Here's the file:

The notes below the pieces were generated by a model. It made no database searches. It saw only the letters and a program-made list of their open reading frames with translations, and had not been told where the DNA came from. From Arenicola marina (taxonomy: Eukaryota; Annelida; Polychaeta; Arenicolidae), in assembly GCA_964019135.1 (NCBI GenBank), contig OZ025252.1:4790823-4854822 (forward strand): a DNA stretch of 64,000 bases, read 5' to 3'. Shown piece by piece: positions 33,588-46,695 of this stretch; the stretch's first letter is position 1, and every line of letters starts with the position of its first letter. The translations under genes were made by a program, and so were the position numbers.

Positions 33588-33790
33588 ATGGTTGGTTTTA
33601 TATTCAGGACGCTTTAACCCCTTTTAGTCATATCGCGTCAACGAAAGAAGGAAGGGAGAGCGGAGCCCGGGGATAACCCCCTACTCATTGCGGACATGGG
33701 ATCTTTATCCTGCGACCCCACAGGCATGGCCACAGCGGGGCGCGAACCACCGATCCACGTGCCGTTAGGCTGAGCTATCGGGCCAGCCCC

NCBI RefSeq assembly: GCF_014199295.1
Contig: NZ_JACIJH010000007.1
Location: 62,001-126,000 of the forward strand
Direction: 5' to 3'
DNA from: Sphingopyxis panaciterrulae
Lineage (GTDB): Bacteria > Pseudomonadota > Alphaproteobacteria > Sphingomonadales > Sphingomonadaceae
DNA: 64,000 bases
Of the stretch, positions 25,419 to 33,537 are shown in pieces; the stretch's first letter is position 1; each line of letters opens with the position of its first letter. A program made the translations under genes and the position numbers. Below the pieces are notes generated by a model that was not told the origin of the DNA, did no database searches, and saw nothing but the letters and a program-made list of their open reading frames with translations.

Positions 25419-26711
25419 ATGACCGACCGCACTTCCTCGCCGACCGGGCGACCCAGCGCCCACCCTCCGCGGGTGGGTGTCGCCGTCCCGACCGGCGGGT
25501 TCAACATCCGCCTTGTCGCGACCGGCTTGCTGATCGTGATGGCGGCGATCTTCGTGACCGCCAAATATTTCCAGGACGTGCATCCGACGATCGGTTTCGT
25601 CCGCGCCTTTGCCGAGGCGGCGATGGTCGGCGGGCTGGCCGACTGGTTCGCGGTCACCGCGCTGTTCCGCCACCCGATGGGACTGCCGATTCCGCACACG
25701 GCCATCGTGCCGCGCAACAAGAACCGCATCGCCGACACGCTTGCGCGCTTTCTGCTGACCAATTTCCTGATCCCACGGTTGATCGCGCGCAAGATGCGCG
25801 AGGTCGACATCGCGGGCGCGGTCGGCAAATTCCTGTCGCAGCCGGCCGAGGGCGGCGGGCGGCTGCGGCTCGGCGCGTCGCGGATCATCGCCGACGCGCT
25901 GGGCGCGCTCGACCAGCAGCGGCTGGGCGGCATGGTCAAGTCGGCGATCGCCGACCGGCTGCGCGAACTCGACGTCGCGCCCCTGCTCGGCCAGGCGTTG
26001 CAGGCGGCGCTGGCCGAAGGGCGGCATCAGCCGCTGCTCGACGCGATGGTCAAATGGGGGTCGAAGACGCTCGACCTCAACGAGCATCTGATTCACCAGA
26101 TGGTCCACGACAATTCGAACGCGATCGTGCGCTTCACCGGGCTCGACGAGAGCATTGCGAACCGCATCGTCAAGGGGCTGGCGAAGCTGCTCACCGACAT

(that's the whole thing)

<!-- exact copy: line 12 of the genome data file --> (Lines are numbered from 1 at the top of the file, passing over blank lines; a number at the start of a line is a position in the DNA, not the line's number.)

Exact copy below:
DNA: 64,000 bases